St Helena Online

Tag: Nigel Haywood

Saint is responsible for lunacy on the Falklands

No one can say that John Clifford is mad. When the certificates of lunacy are being handed out at Surf Bay in the Falklands on Saturday 23 June, John will not be receiving one.

As a St Helenian, he likes his sea warm. He knows that no one in their right mind would jump into the freezing waters of the Falklands in June, but as organiser of the annual Midwinter Swim he is happy to encourage people to do so.

And they do, in large numbers. “It does attract a fair attendance, both military and civilian,” says John. “Last year about 150 people took part, with probably twice that looking on.

“The description ‘swim’ is probably inaccurate: it is better described as a dip. No distance is required, just wet head to toe. More than that frankly would be dangerous: the water is about 4-5 Celsius, and just off the beach is a thick kelp bank.

“Last year one or two did go surfing for a short while.

“We do get a few fancy dressers and some other types of ‘dressers’, and usually a few mankinis.

“Afterwards we have some fire pots on the beach, and we sell soups and teas, but the crowd thins fairly quickly.” Funny, that.

John, who’s lived in the Falklands since the 1990s with wife Cherie, has organised the past two Midwinter Swims, having played a small part before that. The proceeds go to the sea cadets and the Seaman’s Mission.

“I have never done the swim,” he admits. “I feel that as principal organiser, I am punished enough already.  I think all of my kids have, though.”

All “swimmers” will receive certificates of lunacy, “signed” by governor Nigel Haywood.

Despite His Excellency braving horizontal rain to complete the Falklands Marathon in under four hours, he is thought unlikely to be seen plunging into the sea in midwinter (and certainly not in a mankini).

“I am grateful for the governor’s permission to append his (facsimile) signature on the certificates of lunacy,” says John, diplomatically. “I’m not going to scare him off with suggestions he should do it!”

  • The Outdoor Swimming Society gives this advice on jumping into very cold water: “Exhale as you jump in. In cold water the ribcage contracts, which leads many swimmers to feeling they can’t breathe. Shrieking, grunting and fwaw-fwaw-fwawing for your first strokes are perfectly natural accompaniments to a wild swim.”

SEE ALSO:
Governor crosses line in Falklands Marathon – your turn, Mr Capes?
St Helena’s just not horrible enough for marathon runners

LINK:
All set for Midwinter Swim 2012 – Juanita Brock
Midwinter Swim – pictures

Governor crosses line in Falklands marathon: your turn, Mr Capes?

Poster for the Standard Chartered Stanley Marathon, showing a female runner with sea and distant hills beyond
Stanley Marathon is officially the world's most southerly 26-miler

Falklands Radio reports that the Falkland Islands’ governor, Nigel Haywood, has crossed the finishing line in the the world’s most southerly marathon “with the governor’s flag in his hand”.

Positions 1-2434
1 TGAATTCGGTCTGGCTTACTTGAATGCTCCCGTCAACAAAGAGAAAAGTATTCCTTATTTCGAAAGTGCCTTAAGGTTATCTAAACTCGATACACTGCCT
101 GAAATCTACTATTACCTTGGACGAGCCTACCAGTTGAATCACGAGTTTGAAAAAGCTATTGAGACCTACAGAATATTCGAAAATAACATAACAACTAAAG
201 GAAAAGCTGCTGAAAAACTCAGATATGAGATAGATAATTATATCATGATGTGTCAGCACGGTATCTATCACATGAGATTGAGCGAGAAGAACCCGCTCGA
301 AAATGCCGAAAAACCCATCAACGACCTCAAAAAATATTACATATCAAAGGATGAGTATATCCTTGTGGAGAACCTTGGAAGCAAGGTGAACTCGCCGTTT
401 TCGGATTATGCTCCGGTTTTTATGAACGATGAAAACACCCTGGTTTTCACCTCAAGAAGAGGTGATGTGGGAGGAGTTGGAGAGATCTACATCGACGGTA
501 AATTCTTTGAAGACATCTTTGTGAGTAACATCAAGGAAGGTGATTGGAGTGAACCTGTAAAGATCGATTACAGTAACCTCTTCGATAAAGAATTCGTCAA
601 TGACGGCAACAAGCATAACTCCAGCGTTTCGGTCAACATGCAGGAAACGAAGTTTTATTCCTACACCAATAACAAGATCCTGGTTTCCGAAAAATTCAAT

Which begs the question: will his counterpart on St Helena, Mark Capes, be tackling the world’s most remote marathon in June 2012?

Or maybe he’ll pass the flag to the island’s financial secretary, Paul Blessington, who has a history of running home after work on a Tuesday – six miles, 2,000 feet of ascent, partly off-road, in under an hour.

There is some pressure on His Excellency here: his predecessor, Governor Gurr, was known to go running, and also completed 100 ascents of Jacob’s Ladder, the brutal flight of 699 steps rising up from Jamestown.

A picture on the Sartma.com news website on the Falklands shows a sizeable field setting off for this year’s event – including relay teams.

So how do the Falklands manage to attract so many runners, when the result of the last St Helena marathon was a foregone conclusion, just so long as the only entrant managed to finish? (She did).

The first male and female finishers in the Stanley Marathon (Robert Harden and Argentinian Claudia Camargo) each won £1,100. The first relay team shared £900.

That might have something to do with it.

Sergeant Harden, a gym instructor based on the islands at Hillside, had already won the Cape Pembroke half-marathon, running in aid of the Royal British Legion.

He’d set himself a challenge of completing both events in a combined time of 4 hours and 45 minutes – meaning he had to finish the full 26-miler in 3 hours 28 minutes. For every minute he went over that time, he’d promised to donate an extra pound to the legion.

Frank Jaffray was the only Falklands-born runner to go the full distance.

The official times haven’t yet been published (as at 1800hrs UK time on 19 March 2012).

Congratulations to all the runners. And good luck to Governor Capes…

LISTEN:

BFBS Radio interview with Sergeant Harden

LINKS:

Standard Chartered Stanley Marathon
St Helena Festival of Running 2012

Note, this post has been being written by someone who managed a time of 5 mins and 45 seconds when a race up the Jacob’s Ladder was staged to mark the first Governor’s Cup yacht race, and who was recently irked to discover that because the St Helena media didn’t work over the Christmas holidays back then, the result went unrecorded. The winner, from New Caledonia, was 12 seconds faster, which would put him high up the current top ten – but the records make no mention of it. Unless anyone kept a copy?

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